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Psychiatry Res. 1995 Apr 28;56(3):271-8.

Normalization of the auditory P50 gating deficit of schizophrenic patients after non-REM but not REM sleep.

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Department of Psychiatry, University of Texas, Dallas 75216, USA.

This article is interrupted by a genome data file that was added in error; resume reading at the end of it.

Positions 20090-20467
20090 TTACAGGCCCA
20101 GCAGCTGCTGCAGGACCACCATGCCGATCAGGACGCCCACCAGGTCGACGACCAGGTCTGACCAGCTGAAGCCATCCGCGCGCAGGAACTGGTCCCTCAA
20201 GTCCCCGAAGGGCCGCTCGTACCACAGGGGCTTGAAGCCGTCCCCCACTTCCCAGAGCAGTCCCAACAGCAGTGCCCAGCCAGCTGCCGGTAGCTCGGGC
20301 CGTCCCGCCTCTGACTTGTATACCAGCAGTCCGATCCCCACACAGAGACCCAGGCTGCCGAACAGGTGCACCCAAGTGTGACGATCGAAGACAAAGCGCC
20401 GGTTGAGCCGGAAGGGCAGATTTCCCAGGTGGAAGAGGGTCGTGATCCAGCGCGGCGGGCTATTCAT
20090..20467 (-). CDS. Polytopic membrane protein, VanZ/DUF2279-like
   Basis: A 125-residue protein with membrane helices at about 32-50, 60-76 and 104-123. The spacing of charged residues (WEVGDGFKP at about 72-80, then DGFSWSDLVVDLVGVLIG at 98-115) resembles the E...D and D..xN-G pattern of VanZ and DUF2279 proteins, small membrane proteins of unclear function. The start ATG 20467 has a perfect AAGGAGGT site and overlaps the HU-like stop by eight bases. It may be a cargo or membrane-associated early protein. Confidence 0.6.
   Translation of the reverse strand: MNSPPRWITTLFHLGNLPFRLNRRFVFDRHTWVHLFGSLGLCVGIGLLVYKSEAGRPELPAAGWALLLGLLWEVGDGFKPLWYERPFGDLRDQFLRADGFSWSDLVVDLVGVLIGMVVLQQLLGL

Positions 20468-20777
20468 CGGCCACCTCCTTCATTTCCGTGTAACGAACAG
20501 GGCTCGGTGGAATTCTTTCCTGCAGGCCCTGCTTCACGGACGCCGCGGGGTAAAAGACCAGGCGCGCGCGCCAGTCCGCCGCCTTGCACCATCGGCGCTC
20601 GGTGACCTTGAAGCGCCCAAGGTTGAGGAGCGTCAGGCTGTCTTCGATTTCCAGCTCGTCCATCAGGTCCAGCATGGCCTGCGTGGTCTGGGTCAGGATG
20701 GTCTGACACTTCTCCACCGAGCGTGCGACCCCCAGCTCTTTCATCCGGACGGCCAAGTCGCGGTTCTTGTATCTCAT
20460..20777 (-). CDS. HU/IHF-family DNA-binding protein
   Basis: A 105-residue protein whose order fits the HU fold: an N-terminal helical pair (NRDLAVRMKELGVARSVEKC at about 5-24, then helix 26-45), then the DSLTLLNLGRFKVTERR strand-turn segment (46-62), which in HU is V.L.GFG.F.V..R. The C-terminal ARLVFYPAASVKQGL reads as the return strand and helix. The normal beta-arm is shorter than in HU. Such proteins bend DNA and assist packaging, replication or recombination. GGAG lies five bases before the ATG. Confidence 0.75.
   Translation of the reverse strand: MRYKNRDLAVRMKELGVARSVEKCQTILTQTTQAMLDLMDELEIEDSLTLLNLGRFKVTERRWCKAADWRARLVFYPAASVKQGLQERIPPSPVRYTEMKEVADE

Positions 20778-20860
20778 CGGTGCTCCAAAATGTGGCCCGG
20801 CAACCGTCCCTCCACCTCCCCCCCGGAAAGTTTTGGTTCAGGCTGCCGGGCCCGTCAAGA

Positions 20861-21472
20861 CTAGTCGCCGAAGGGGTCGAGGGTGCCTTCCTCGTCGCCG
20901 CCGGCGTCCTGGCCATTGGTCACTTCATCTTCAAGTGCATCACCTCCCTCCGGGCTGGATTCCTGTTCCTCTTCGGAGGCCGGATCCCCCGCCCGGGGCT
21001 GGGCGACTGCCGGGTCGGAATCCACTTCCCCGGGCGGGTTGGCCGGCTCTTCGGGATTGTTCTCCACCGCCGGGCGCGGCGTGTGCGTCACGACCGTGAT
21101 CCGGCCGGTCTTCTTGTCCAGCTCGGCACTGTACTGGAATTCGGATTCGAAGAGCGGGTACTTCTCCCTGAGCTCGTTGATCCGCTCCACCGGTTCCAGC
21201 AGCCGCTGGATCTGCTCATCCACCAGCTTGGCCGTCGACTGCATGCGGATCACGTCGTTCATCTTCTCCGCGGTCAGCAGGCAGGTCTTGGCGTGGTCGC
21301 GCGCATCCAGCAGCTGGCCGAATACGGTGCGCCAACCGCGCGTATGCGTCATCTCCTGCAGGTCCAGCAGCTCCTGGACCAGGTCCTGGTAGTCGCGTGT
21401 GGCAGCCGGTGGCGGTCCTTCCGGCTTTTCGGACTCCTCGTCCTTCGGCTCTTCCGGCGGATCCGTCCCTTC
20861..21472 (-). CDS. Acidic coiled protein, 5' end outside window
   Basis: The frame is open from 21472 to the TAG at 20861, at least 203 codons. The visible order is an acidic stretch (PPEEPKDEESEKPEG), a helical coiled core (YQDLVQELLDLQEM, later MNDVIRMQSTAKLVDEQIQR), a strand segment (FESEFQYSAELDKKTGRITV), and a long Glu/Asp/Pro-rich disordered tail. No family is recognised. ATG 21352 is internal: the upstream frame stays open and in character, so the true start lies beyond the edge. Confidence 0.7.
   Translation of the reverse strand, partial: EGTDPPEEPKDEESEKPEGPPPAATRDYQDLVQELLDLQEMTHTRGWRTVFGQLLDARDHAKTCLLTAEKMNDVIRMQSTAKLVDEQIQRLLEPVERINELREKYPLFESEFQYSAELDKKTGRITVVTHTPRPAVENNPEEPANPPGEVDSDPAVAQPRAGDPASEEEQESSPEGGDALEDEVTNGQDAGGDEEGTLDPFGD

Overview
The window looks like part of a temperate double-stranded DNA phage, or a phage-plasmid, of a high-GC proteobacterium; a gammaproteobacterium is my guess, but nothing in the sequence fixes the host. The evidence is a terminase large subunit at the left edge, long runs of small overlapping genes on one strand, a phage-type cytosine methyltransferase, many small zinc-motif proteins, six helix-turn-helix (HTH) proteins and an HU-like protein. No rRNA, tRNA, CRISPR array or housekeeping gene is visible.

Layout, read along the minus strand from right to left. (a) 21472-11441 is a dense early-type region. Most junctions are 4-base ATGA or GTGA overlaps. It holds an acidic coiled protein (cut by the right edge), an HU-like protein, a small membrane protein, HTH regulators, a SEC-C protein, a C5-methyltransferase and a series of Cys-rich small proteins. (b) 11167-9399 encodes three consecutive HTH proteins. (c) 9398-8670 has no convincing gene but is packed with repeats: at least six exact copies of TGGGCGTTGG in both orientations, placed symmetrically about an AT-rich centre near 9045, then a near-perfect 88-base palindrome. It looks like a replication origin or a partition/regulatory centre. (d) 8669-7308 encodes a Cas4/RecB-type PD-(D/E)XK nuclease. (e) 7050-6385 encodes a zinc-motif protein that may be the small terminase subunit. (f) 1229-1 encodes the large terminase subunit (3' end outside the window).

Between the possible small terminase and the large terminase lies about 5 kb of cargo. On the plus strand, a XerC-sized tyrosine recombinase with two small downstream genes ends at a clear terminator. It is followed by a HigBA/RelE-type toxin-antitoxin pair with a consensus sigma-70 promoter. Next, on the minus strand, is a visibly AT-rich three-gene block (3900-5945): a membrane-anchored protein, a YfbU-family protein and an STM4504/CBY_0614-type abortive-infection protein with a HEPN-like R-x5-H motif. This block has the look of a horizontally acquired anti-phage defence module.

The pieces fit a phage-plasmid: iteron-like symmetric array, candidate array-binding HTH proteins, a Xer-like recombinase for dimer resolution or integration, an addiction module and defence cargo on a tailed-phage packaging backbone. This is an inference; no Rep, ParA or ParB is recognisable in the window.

Diminished suppression of the P50 response to repeated auditory stimuli is one example of a deficit in elementary sensory processing in schizophrenia. Normal subjects suppress the response to the second of two paired auditory stimuli. Although normal suppression is occasionally observed in schizophrenic patients, it generally disappears with subsequent testing. We have previously reported that slow wave sleep (SWS) transiently normalized suppression in schizophrenic patients and that the degree of suppression was positively correlated with the depth of SWS attained. We hypothesized that schizophrenic patients may have a defect that causes a neuronal mechanism to fail after brief use and that its activity can be restored by a transient period of inactivity. The present study examined whether this effect of sleep in schizophrenic patients is specific to SWS or is due to nonspecific factors involved in any period of unconsciousness. After baseline recordings, 10 schizophrenic subjects were allowed a period of sleep until they attained rapid-eye-movement (REM) sleep. They were awakened at the end of the REM period, and postsleep recordings were obtained. REM-stage sleep failed to normalize suppression in any of the schizophrenic subjects. P50 suppression was subsequently assessed after a period of non-REM (NREM) sleep. Subjects who reached stage-2 sleep did demonstrate a transient correction in auditory gating. These results replicate our previous findings and suggest that the sleep effect is specific to NREM sleep. A desensitized nicotinic receptor that is resensitized during cholinergic inactivity in NREM sleep is one possible mechanism for this effect.

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